A long, LONG time ago… (we all know by now that I am terrible at keeping up with writing things on this here blog, don’t we?) some fabulous people contributed their hard-earned funds to help us open up our shop, and we offered some perks in return. One of them was a chance to tell us about their pet peeve related to mass-produced clothing. So today, we’re hearing from Trisha (who is shaving her head for St. Baldrick’s this year, go give some money to fund cancer research if you can!)
The Pet Peeve
So here is what Trisha wants to know: What is up with the gap in the back of all the waistbands?
I’m going to go out on a limb here and say that there’s a good chance everyone reading this knows exactly what Trisha is talking about. I know I do. In case you don’t, here’s what happens: You go shopping for some pants. Or a skirt, it happens there too. You try on a pair. It seems like it would fit your waist perfectly, if only you could get it over your hips… which is not ever gonna happen. So you pick the next size larger. Sweet! It fits your hips perfectly! But now that you’ve got them zipped up, there is a huge gap at the center back. But you buy them anyway, because what choice do you have? And you wear them, and right after you pull them out of the dryer they are fabulous for about 5 minutes and then you find yourself with a terrible case of plumber’s crack. What’s worse is that you may even find you can successfully take them on and off without unzipping or even unbuttoning. This does not bode well for keeping your ass covered.
Why It Exists
The reason for this gap, along with numerous other fit issues, is the way mass-produced garments are designed. For each design, they have what is called a fit model. This is a person who’s job it is to have the garment tested on them. They do this in just one size (6, generally, I believe) and of course the keyword is model – which means they are likely to be tall and skinny and generally not too curvy. And that is the key problem for this issue. A not-so-curvy person doesn’t have a big difference in her waist vs. hip measurements; but most of us have a sizable increase from waist to hip. So when they take that fairly un-curvy pattern and then make it into other sizes (called “grading”), it doesn’t get curvier… it just gets proportionally wider. This is a mistake, if you ask me. (And everyone else who isn’t shaped like a tree trunk.)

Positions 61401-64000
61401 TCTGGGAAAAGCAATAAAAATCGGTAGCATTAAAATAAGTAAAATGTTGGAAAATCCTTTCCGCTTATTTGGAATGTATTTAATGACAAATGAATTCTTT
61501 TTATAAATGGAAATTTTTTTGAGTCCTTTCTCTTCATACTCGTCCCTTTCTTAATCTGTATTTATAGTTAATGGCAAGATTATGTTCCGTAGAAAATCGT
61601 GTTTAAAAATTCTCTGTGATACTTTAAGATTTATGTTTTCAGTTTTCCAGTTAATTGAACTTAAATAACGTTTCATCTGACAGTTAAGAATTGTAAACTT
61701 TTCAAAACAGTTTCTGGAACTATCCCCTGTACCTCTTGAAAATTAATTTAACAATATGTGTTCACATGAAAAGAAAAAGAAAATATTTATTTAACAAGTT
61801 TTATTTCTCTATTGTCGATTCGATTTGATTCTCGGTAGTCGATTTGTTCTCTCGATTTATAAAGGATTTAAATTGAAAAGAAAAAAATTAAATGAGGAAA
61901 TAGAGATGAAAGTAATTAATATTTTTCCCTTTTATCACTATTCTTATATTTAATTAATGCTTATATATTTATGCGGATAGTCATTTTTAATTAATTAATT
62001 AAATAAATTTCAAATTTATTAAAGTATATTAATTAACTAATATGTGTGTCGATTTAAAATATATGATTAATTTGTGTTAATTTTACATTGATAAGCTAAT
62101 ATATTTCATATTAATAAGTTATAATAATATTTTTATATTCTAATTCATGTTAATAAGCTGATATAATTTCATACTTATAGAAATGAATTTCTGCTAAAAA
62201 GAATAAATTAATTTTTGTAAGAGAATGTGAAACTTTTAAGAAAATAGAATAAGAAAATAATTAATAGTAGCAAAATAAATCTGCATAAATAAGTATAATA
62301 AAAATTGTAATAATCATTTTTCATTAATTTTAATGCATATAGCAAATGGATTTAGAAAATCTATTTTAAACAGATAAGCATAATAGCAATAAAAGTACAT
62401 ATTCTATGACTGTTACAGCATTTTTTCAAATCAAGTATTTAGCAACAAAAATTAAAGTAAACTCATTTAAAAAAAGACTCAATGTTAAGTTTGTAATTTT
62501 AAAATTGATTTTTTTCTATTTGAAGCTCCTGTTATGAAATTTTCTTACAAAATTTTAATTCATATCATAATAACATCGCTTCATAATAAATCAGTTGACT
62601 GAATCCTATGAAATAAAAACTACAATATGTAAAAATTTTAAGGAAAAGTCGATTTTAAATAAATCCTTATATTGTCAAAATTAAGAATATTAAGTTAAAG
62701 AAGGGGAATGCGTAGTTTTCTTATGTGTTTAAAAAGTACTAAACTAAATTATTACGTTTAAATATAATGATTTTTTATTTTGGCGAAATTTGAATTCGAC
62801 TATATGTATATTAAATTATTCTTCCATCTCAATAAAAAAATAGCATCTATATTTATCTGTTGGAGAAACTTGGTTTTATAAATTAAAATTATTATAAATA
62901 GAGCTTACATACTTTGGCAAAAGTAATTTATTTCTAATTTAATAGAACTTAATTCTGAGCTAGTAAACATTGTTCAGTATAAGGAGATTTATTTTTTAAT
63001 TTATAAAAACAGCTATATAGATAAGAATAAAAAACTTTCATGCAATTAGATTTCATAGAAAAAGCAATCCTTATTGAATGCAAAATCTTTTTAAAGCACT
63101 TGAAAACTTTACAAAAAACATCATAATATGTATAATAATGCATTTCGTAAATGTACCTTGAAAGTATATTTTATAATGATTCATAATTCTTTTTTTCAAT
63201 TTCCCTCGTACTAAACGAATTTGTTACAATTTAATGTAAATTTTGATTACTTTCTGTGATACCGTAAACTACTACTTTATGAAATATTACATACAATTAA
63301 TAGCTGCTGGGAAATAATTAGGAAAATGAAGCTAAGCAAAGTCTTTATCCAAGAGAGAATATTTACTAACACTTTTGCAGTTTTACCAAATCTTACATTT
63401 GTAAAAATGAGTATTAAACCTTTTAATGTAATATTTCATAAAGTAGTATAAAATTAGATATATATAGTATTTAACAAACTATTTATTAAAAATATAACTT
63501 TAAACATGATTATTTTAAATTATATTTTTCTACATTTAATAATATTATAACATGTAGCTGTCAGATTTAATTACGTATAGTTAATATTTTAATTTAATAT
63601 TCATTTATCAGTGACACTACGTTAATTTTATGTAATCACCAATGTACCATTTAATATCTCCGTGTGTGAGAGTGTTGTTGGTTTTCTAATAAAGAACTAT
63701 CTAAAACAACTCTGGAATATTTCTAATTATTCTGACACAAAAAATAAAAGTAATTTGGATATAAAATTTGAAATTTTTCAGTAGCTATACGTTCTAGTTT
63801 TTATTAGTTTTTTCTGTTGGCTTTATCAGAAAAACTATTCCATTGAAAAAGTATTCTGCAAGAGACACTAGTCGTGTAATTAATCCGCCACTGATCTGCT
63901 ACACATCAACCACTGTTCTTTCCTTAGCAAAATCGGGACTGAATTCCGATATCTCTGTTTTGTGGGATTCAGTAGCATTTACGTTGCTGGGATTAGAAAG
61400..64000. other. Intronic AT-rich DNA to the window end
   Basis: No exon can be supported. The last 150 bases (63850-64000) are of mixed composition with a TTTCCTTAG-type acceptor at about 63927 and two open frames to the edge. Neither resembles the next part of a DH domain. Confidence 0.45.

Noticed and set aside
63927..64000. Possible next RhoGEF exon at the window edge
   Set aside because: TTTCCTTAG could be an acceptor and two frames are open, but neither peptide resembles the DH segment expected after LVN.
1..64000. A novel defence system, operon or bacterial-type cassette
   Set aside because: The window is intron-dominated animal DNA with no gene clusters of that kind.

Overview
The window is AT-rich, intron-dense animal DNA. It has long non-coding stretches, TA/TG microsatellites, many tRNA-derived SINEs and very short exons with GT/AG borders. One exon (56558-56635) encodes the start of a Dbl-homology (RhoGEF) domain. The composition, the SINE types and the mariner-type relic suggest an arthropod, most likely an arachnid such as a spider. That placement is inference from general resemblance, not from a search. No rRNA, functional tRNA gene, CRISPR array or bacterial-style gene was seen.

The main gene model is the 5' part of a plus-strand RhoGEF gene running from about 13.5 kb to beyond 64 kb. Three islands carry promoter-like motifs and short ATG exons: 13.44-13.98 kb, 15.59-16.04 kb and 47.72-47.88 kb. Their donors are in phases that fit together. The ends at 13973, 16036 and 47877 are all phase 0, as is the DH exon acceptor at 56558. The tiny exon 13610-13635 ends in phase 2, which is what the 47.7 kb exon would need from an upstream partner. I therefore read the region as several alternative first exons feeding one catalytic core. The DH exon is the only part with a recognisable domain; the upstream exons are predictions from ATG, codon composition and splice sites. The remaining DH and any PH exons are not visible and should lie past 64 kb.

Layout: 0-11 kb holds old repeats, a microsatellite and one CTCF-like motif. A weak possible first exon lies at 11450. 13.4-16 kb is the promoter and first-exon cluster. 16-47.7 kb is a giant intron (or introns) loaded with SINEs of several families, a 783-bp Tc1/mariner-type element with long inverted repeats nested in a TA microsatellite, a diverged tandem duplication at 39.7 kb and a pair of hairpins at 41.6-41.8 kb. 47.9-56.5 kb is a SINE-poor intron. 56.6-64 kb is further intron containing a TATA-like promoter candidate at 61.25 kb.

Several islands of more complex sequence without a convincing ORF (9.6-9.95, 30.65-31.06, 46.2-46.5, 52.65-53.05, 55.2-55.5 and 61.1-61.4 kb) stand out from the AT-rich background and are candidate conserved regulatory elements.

What Can You Do About It?
WELL. Somehow we should all band together and demand that designers and clothing manufacturers start considering the bodies of actual people when they come up with these things. But given the likelihood of that happening, let’s talk practical solutions:
- Have them altered. Honestly, this is kind of your only option. You can learn how to do it yourself (it’s pretty easy) or you can have it done professionally. It should take someone who knows what they’re doing about an hour, and shouldn’t be terribly expensive. Ask your local tailor and then factor in the cost when you’re picking out your next pair.
- Custom jeans! Made from scratch to your measurements. Obviously, this is a more costly option… but it may be worth it, especially if your jeans get a lot of wear. Most mass-produced versions have stretch in them, even if they aren’t marketed that way, and the elastic wears out really fast, much faster than strong, sturdy denim. Perhaps you’ve noticed how they seem to get holes much faster than they did 15 years ago, before stretch denim existed? With a custom pair, you can request non-stretch denim, reinforcement in the areas that you personally wear through the fastest, and as a bonus, they will also be hemmed the right length.
Questions? Rants? Speak up in the comments!